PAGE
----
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STORM SEASON
Important Note:

June through November our agency may become prohibited from binding coverage should a “Tropical Disturbance” enter the Gulf of Mexico or Caribbean Sea.

In these cases we may be unable to bind new coverage quoted in open proposals until the storm leaves our area and our binding authority has been restored.

Please arrange your coverage protection early to avoid this type of delay. While we regret any inconvenience, the carriers impose these restrictions on all agencies.

Smart Retirement Investment Withdrawal Strategies

Saving for retirement can be complicated. However, if you think the tough decisions are over once you’ve collected your final paycheck, you’re wrong. Tapping into those retirement savings takes just as much careful planning. Withdraw too much too soon and your nest egg will shrink too quickly. Use too little and you may be unnecessarily forgoing a comfortable lifestyle. Then there are the tax implications of every withdrawal decision… you get the picture.

Fortunately, we’re here to help. Consider the following money-saving withdrawal strategies. And please don’t hesitate to contact us for assistance with any aspect of retirement planning.

Strategy 1: Curbing Taxable Income

Not only does keeping taxable income low mean you’ll pay less of it in taxes, but it can also lead to savings in other areas—like healthcare. If you buy health insurance through an exchange, a lower income will qualify you for a larger subsidy. That can mean saving a bundle on your premiums. Talk to your financial advisor about the income limits and available subsidies in your state.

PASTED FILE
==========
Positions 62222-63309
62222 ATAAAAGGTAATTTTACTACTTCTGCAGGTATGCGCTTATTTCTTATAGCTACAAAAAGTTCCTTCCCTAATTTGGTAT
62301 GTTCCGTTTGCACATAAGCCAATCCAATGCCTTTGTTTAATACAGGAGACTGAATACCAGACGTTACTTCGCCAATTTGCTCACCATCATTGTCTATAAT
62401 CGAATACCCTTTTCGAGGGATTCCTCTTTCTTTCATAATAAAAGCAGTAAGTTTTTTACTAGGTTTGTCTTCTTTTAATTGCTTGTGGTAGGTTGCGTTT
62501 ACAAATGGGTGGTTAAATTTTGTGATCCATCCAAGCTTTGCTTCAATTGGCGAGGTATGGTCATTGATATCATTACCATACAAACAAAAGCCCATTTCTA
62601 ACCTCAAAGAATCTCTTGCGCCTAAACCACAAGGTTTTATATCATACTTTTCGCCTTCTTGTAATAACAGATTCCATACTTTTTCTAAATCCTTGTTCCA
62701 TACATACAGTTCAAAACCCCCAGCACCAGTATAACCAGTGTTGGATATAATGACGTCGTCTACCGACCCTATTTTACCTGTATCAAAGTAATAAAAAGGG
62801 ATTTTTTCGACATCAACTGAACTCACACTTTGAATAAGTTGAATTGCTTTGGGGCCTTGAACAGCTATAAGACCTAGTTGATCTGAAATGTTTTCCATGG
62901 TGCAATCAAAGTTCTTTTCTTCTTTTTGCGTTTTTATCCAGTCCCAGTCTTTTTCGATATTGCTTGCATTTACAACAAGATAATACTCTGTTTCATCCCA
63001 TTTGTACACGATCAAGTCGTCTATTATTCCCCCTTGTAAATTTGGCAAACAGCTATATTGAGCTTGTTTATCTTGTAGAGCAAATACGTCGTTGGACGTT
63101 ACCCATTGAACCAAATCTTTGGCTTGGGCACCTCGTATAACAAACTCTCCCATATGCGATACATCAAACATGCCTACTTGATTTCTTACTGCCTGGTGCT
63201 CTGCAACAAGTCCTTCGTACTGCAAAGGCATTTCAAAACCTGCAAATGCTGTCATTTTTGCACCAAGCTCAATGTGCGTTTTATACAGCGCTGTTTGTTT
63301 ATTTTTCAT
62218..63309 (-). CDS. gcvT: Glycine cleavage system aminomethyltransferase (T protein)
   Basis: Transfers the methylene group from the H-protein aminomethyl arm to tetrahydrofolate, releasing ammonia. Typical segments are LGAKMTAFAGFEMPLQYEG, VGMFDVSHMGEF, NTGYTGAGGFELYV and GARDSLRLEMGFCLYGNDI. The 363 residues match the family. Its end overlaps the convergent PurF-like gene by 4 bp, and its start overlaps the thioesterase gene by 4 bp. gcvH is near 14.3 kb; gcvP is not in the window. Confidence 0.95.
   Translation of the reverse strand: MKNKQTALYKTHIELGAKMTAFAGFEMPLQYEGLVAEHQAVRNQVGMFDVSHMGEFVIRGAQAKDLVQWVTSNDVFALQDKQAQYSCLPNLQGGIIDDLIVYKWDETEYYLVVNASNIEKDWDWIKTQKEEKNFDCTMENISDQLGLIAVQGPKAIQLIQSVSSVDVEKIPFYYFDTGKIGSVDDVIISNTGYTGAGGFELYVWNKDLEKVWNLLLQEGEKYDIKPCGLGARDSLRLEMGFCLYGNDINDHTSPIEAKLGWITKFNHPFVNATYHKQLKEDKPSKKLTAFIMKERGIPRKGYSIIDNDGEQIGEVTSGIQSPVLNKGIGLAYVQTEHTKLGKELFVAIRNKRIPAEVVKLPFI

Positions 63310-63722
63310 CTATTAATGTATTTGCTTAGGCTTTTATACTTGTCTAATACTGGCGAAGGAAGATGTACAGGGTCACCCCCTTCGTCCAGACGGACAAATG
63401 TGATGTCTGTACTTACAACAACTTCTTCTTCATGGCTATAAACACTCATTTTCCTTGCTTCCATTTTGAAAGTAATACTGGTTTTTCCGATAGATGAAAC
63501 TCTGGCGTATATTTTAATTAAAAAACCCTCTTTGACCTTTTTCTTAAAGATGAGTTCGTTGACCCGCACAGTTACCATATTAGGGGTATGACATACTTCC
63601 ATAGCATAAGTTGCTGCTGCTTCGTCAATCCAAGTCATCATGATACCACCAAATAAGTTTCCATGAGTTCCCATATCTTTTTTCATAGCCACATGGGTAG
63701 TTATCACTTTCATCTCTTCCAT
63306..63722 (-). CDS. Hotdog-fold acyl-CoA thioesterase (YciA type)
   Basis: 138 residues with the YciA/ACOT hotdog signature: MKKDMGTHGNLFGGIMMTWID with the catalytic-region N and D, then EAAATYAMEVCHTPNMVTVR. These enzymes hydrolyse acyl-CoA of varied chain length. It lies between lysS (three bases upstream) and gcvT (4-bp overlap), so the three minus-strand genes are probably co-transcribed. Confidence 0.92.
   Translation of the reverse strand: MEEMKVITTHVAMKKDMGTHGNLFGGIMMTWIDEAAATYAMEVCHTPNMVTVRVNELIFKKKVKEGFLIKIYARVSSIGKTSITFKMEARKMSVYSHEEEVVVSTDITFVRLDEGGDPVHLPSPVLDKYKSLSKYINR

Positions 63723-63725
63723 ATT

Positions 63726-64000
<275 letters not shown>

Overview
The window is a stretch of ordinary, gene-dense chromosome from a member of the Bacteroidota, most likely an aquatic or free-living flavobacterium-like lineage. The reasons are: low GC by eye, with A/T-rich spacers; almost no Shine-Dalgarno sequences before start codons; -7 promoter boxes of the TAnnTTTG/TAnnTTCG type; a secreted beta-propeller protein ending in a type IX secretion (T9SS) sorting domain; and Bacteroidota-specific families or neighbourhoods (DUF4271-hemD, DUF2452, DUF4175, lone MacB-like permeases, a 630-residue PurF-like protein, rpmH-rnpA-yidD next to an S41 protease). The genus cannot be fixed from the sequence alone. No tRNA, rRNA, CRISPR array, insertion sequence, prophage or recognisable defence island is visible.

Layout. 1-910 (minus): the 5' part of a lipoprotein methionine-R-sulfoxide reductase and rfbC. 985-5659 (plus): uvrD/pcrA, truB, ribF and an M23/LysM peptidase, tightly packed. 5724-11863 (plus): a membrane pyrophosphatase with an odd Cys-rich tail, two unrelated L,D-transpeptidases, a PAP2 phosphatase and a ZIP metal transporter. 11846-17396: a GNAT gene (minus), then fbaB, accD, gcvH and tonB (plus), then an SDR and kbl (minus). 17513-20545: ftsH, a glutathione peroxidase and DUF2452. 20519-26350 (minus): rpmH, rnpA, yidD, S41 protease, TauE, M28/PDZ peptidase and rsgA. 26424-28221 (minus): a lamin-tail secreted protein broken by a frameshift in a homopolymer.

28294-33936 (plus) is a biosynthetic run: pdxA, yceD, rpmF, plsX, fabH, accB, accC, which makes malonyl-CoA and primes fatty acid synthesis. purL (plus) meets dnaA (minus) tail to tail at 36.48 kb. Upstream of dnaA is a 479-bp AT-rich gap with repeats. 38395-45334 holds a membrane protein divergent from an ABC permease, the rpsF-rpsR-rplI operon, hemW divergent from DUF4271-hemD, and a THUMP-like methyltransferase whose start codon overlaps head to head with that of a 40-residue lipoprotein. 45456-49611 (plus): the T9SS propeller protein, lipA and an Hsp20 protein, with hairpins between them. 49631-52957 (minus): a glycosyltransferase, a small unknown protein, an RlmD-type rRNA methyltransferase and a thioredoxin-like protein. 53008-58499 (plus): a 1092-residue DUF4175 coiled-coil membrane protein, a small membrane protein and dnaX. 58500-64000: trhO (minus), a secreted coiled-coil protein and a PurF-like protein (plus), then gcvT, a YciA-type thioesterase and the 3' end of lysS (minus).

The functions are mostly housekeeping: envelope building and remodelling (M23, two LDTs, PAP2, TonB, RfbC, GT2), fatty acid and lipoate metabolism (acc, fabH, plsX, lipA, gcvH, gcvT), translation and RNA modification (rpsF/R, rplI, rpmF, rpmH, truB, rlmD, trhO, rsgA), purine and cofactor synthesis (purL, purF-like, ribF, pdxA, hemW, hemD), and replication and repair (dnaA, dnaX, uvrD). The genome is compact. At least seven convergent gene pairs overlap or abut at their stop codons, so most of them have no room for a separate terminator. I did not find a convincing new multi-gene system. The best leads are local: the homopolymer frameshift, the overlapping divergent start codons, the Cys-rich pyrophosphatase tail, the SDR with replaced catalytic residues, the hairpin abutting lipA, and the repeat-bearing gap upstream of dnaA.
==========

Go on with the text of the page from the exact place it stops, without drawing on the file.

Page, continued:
Strategy 2: Delaying Benefits

Even if you choose to retire early, delaying the collection of Social Security benefits until you’ve reached official “full retirement” age can be a very smart strategy—especially if you have plenty of other retirement savings. Sure, depending on your actual age, you may have to pay income taxes on withdrawals from tax-deferred accounts. However, your Social Security benefits will increase approximately 8 percent for every year you delay your claim. Talk to your financial advisor about the best time to begin collecting on Social Security.

Strategy 3: Plan for Withdrawals in Advance

Maybe you want to keep working until you’re 75. That doesn’t matter to your IRA and 401(k) accounts. As soon as you turn 70.5, you have to begin taking mandatory withdrawals from these tax deferred accounts and paying associated income taxes. If your tax bracket is likely to be higher at that time than it is when you’re in your 60s, you might be better off making larger withdrawals earlier. Your financial advisor can help you weigh the costs and benefits.

Strategy 4: Don’t do Anything without a Financial Advisor

A knowledgeable financial advisor is essential no matter what your strategy. He or she can help you move money around to reduce your future taxes on savings and earnings as well as plan your withdrawals to enable you to retain subsidies, keep your Medicare premiums low and live the retirement lifestyle you desire.